7:00 am ~
I've only participated in one Seder before. When I was in about eighth grade, I was a student at a Catholic boarding school. Religion classes were required, of course, but the nonCatholic girls were assigned classes of their own, run by nuns who taught what they knew -- Catholic doctrine.
Poor Sister Collette. Our teacher that year was a very young woman who had to face the sullen and accusatory responses of her Methodist, Baptist, and Assemblies of God students every day. "You're wrong." "That's not what we believe in our church." "I don't think so." "That's the most ridiculous thing I've ever heard." All you have to do is imagine a group of thirteen-year-old girls, cornered but refusing to be cowed, and you can easily picture those classes.
At one point, however, Sister Colette looked around, threw up her hands, and said, "I don't know anything about other religions." (How could she? Those were the days when young women went straight from twelve years of Catholic schooling into the convent, which sheltered them on its grounds for two years and then sent them to Catholic colleges and universities for their advanced training.)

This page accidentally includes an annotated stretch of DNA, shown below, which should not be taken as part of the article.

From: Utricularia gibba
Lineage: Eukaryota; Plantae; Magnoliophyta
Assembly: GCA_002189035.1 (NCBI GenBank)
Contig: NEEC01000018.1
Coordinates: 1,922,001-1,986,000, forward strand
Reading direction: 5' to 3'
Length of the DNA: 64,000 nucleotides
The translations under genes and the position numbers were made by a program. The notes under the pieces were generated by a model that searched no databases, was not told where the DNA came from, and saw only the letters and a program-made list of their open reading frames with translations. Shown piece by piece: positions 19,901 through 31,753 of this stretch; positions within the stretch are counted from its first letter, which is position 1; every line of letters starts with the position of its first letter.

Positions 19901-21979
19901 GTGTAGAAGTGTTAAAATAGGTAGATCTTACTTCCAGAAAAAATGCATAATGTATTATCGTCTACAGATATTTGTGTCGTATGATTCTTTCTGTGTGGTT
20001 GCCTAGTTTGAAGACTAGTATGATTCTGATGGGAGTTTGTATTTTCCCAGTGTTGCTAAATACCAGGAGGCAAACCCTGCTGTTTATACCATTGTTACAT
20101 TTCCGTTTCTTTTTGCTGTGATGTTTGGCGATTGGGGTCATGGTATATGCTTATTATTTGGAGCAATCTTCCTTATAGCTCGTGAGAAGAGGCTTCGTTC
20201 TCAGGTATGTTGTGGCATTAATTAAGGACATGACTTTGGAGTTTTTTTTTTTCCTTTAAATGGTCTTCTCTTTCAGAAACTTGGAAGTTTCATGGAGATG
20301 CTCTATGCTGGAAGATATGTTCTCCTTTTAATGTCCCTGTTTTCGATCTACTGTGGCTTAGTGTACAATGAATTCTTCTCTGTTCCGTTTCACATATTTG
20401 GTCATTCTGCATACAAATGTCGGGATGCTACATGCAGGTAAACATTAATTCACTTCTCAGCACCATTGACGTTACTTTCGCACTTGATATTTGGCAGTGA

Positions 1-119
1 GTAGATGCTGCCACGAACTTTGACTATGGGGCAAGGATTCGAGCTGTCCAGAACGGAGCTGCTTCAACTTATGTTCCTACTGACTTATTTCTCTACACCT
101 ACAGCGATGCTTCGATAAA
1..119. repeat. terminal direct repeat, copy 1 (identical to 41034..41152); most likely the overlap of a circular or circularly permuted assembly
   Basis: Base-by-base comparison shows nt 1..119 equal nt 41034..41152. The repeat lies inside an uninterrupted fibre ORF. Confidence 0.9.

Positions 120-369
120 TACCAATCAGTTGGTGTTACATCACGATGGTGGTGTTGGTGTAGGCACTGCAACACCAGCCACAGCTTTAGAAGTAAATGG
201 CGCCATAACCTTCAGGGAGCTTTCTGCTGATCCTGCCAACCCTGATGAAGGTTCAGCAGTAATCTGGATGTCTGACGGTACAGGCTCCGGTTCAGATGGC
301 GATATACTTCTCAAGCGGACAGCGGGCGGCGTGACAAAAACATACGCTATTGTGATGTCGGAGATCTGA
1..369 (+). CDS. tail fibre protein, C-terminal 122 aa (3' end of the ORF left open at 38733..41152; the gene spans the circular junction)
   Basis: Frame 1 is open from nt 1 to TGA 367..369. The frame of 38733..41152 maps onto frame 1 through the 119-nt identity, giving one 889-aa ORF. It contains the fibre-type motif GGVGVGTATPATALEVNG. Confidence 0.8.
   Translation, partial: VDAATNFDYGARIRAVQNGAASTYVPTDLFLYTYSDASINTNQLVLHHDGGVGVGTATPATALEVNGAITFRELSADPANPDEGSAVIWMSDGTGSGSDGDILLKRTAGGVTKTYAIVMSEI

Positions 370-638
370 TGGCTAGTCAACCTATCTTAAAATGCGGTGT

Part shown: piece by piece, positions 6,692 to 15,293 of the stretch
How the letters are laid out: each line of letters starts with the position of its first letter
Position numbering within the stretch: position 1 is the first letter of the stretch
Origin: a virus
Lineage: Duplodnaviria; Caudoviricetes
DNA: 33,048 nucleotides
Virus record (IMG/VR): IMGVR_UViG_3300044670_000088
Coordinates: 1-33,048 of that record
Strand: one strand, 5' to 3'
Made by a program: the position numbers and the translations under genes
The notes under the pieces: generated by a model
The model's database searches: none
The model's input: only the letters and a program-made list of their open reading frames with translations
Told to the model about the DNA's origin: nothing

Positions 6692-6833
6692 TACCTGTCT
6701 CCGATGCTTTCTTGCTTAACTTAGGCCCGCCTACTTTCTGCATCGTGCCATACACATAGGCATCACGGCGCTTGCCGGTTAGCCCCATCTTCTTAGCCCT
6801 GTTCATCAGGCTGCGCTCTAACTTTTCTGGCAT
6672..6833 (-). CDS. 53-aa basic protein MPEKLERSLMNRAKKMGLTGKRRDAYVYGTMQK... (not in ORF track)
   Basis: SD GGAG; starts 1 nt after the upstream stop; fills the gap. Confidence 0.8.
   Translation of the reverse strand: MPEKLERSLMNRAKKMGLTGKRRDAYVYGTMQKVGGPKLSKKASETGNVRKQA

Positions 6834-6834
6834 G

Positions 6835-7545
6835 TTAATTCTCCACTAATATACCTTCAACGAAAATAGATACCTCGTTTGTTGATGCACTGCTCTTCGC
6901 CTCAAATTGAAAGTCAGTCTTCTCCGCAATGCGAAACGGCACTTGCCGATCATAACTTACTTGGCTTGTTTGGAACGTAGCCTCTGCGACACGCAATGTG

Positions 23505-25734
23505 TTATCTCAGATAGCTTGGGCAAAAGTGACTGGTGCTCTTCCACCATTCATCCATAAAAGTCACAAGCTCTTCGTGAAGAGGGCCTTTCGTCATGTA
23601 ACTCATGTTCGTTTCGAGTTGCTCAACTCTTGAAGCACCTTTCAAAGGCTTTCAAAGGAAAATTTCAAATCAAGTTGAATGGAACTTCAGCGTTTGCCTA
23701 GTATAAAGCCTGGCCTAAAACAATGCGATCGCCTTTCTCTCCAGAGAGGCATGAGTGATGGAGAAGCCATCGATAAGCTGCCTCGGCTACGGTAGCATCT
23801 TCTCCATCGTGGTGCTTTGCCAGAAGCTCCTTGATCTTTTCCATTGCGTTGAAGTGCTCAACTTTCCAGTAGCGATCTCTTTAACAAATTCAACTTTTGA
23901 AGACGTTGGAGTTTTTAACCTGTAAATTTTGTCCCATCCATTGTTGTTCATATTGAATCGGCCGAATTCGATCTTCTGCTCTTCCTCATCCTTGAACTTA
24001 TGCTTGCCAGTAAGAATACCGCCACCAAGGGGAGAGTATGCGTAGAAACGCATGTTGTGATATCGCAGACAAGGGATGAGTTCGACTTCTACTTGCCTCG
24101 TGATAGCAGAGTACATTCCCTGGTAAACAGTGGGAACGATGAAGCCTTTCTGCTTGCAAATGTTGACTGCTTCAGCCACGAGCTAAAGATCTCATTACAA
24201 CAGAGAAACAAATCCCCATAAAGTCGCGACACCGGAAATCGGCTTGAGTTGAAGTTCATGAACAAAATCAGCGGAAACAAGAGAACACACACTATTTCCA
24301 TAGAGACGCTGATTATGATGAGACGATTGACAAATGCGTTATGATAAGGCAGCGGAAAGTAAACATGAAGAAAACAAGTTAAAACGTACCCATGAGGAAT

"I think we should find out, " she said.
And thus began our inquiry into other faiths, with explorations of their texts, buildings, and celebrations. The Ursuline nuns whom I have now known for 50 years are faithful Catholics, but they are also unfailingly gracious to everyone they encounter and genuinely curious and eager to learn about the beliefs and practics of others. My first Seder took place in a pastel-colored classroom in rural Ohio, and was presided over by a nun in full habit and celebrated by a group of Protestant girls in navy skirts and white blouses.
I don't remember a thing about it except what I learned from Sister Collette who, it seems, was not so impoverished after all, in either spirit or response.